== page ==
Despite the many supermarkets and grocery stores in Costa Rica, not all of them carry the same items, have the same quality or have the same prices. Whenever I need to do a big shopping trip, I normally have to visit at least two different markets to get everything I need.
For example, Auto Mercado, a Costa Rican owned store is well known for being a high end supermarket with high quality items, a bigger range of foreign products and a wide selection of high quality produce. They also have conveyor belts, air conditioning and misting machines, a few things that are not super common in other grocery stores in Costa Rica. Their prices are normally a little bit more expensive in touristic areas such as Herradura, Tamarindo and Playas del Coco. They have a sister market called Vindi which is a smaller version.
Pali, a budget supermarket is a small and basic market. The few times we have been to a Pali were not very pleasant, as they were messy and the workers were very slow. Maxi Pali, the bigger version of Pali is a full service supermarket with clothes, home goods, electronics, food, pet supplies, OTC medicines and cleaning supplies that have a higher level of service. Many Maxi Palis also have their own pharmacy inside the market.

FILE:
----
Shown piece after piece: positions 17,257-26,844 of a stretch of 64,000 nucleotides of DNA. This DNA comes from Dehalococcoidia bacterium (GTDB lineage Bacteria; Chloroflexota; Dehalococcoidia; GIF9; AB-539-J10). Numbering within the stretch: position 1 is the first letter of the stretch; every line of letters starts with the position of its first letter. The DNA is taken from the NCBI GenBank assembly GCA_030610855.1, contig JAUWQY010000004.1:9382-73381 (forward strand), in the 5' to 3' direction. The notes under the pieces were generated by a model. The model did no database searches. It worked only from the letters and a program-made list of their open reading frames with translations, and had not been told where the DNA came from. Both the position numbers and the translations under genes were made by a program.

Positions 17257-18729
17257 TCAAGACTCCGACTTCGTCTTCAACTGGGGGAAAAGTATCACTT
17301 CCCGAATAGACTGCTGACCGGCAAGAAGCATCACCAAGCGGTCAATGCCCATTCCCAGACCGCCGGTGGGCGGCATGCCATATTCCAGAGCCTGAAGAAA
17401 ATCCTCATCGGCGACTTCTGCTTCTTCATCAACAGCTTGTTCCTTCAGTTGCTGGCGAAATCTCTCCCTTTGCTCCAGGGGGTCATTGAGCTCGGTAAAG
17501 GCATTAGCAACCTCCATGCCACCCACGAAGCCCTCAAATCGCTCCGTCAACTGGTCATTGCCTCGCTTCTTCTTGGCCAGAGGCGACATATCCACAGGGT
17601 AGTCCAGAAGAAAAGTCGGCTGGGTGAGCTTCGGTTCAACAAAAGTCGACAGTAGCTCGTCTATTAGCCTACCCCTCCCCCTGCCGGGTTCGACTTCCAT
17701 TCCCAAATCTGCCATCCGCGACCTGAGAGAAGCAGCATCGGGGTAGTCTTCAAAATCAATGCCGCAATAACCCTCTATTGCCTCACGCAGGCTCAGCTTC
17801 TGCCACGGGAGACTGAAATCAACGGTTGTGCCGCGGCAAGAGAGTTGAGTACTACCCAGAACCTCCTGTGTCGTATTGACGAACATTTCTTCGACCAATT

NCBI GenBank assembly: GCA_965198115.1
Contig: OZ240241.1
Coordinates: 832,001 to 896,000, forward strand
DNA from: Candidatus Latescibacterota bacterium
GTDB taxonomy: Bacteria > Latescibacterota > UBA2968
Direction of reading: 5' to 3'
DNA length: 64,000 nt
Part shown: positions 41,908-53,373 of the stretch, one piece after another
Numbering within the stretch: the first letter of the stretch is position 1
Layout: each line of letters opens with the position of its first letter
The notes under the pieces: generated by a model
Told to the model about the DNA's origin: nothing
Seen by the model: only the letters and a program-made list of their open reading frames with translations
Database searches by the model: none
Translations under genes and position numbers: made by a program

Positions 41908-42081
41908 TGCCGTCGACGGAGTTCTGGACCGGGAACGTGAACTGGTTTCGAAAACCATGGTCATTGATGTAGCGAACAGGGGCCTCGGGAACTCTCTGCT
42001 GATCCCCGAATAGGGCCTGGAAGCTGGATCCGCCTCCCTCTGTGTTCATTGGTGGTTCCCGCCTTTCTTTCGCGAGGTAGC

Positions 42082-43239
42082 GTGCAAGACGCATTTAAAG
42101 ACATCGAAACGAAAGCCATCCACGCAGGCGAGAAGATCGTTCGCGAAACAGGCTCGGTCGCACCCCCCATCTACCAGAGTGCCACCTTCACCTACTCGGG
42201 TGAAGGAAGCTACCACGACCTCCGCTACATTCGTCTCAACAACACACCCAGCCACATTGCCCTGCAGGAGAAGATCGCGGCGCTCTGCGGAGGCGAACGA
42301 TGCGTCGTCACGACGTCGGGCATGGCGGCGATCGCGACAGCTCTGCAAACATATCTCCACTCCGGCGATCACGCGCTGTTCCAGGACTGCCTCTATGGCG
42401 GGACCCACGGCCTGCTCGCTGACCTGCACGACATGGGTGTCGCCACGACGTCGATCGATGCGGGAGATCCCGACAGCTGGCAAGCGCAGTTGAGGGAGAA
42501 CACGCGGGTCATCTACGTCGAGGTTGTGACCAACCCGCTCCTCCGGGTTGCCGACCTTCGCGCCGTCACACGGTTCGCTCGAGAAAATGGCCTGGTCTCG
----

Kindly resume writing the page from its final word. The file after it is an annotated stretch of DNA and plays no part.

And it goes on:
Then there are the middle-high range supermarkets like Mega Super, Super Compro, Perimercados or Mas X Menos which have pretty much everything, are usually fairly clean and have a decent selection of produce.
You can find American brands and foreign brands and they are more expensive
The middle to high end supermarkets in Costa Rica do carry a good amount of American brands but they are more expensive. Anything they have to import will be a lot more expensive because of the high sales and import tax.
For example, a bottle of Hawaiian tropic sunscreen is around 9,000 colones ($17 USD) when in the US, you can buy it on Amazon for around $9-10 USD. This why we recommend bringing sunscreen and mosquito repellent. American brands like Neutrogena, Head & Shoulders, Pantene and Dove are more expensive. This also goes for food. If you see American brands like Doritos, Jiffy and Prego, they will be more expensive in Costa Rica.
Instead of buying only foreign/American products, you can save some money by purchasing the local brands instead. The cost can be around half of the imported products, so if you want to save money traveling in Costa Rica, then buy local brands. Personal tip: in case you need shampoo/conditioner/hair products, the Bioland line is fantastic.